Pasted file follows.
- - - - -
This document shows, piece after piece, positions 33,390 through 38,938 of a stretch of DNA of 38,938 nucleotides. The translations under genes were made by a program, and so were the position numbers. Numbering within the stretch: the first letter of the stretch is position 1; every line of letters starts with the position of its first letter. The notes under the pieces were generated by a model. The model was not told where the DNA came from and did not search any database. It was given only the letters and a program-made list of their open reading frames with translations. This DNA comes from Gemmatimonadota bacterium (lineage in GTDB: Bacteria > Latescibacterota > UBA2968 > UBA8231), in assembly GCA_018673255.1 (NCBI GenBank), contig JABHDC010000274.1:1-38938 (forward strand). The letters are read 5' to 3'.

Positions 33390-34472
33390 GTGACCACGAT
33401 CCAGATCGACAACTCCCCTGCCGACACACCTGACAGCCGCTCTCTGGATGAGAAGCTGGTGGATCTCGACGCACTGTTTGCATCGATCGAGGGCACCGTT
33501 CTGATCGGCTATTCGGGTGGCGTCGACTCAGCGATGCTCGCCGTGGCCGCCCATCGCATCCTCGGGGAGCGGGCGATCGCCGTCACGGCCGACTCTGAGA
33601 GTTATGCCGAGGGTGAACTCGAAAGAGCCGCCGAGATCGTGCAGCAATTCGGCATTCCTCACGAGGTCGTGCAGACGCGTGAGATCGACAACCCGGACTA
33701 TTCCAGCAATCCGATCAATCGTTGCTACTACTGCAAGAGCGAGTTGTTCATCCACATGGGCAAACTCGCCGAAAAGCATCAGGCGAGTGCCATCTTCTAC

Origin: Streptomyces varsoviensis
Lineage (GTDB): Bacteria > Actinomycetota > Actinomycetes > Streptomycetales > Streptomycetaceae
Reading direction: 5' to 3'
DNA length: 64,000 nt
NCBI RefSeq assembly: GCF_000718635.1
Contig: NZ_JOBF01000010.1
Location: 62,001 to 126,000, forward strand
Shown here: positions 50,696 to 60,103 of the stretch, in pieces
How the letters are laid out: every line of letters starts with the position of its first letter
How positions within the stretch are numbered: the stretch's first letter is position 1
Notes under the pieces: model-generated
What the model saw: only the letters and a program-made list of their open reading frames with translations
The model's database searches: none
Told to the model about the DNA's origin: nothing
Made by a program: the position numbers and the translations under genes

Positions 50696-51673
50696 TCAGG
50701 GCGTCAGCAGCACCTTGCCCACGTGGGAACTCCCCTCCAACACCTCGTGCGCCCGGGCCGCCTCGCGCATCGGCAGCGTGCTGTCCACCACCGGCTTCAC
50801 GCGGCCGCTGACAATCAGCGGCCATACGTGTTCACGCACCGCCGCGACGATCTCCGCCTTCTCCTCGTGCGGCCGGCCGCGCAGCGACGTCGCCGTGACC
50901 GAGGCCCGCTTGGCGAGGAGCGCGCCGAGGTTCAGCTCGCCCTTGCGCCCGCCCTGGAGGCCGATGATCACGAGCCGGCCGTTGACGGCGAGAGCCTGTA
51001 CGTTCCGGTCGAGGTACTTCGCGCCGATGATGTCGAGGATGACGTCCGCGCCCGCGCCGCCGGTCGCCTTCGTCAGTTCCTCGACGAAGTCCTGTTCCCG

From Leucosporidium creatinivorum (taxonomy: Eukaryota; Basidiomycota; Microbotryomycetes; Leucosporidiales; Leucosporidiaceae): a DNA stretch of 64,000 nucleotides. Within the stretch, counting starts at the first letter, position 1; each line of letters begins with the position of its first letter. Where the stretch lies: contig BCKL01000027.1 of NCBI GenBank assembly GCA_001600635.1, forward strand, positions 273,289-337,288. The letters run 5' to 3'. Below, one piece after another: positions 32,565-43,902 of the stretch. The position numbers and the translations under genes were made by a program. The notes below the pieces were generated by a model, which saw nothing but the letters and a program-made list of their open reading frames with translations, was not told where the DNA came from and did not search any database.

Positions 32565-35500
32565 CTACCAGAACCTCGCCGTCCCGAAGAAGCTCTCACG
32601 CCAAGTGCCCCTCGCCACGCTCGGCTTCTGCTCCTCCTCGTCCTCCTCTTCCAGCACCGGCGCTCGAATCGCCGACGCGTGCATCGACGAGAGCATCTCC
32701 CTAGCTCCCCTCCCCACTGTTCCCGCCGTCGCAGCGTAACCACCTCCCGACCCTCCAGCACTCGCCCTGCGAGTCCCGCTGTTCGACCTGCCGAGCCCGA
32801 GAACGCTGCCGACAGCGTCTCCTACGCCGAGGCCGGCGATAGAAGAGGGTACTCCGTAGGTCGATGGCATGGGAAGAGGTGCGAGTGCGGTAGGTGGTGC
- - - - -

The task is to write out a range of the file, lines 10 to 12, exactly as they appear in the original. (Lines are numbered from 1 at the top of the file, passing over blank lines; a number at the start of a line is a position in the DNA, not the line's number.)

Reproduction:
Reading direction: 5' to 3'
DNA length: 64,000 nt
NCBI RefSeq assembly: GCF_000718635.1